Immune to IVF?
Dr Kirsty Horsey
Progress Educational Trust
11 September 2002
Many women who suffer from 'unexplained infertility' may be helped to conceive by drugs that suppress their immune systems. A number of women who have undergone three unsuccessful cycles of IVF, or who have had repeated miscarriages, have been found to have very active immune systems.
Professor Alan Beer, of the University of Chicago Medical School, has showed that about 70 per cent of otherwise healthy women undergoing repeated fertility treatment have an overactive immune system which 'attacked' the newly implanted embryo and, in many cases, destroyed it.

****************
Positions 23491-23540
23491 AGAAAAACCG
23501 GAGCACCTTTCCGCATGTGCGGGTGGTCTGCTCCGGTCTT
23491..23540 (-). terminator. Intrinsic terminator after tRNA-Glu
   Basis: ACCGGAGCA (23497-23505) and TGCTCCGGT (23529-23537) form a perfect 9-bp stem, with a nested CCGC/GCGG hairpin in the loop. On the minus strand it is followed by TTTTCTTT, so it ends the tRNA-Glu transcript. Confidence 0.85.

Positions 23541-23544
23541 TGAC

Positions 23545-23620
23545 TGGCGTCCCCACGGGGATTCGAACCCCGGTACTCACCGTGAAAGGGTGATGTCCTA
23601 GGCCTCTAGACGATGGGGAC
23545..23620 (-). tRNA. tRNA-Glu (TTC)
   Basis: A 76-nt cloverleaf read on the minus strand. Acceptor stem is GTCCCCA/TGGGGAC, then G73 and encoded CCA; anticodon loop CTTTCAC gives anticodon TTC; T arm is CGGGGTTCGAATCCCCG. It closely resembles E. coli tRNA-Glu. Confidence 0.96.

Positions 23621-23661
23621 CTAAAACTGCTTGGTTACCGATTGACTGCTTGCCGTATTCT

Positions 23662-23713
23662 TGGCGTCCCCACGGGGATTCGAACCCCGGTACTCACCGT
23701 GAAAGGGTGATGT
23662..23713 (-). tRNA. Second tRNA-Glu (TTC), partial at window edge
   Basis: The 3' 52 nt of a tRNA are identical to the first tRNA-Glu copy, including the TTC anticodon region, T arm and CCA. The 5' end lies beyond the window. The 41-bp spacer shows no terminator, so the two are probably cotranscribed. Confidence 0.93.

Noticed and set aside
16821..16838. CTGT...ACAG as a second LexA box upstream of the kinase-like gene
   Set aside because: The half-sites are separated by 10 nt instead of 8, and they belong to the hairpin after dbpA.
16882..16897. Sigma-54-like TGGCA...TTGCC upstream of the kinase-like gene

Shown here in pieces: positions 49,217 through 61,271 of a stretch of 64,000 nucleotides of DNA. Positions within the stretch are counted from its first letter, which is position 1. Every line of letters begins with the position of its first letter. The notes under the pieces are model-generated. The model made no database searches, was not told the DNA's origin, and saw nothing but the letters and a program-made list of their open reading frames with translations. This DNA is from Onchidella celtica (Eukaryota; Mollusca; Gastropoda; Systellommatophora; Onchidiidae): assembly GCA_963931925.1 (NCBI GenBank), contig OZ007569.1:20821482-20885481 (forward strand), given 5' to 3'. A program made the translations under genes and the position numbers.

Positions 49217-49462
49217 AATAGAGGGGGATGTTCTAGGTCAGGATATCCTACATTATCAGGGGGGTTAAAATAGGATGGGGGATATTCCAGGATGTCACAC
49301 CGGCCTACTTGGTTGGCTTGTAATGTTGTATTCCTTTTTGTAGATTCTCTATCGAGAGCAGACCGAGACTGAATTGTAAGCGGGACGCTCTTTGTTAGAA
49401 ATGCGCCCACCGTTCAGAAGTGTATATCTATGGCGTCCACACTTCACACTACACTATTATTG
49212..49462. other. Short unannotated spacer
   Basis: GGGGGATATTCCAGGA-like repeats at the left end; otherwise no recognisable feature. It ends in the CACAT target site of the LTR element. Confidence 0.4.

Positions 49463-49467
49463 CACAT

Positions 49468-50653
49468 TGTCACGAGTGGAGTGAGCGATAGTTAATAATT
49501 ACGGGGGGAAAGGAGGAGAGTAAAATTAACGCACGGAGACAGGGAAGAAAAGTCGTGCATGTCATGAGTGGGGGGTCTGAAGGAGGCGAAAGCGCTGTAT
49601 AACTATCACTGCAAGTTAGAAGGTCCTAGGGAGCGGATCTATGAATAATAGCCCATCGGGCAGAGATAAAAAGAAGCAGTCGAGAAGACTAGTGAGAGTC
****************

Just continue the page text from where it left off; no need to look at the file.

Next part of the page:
In a small-scale study, Professor Beer recruited 100 women who had suffered repeated IVF failures and gave them drugs used to treat auto-immune diseases such as rheumatoid arthritis and Crohn's disease. The treatment resulted in a birth rate three to four times higher than for normal IVF treatments. The technique will need to undergo large scale trials, but it is hoped that the drugs involved might be widely available for the treatment within two years.
© Copyright Progress Educational Trust
Reproduced with permission from BioNews, an email and online sources of news, information and comment on assisted reproduction and genetics.
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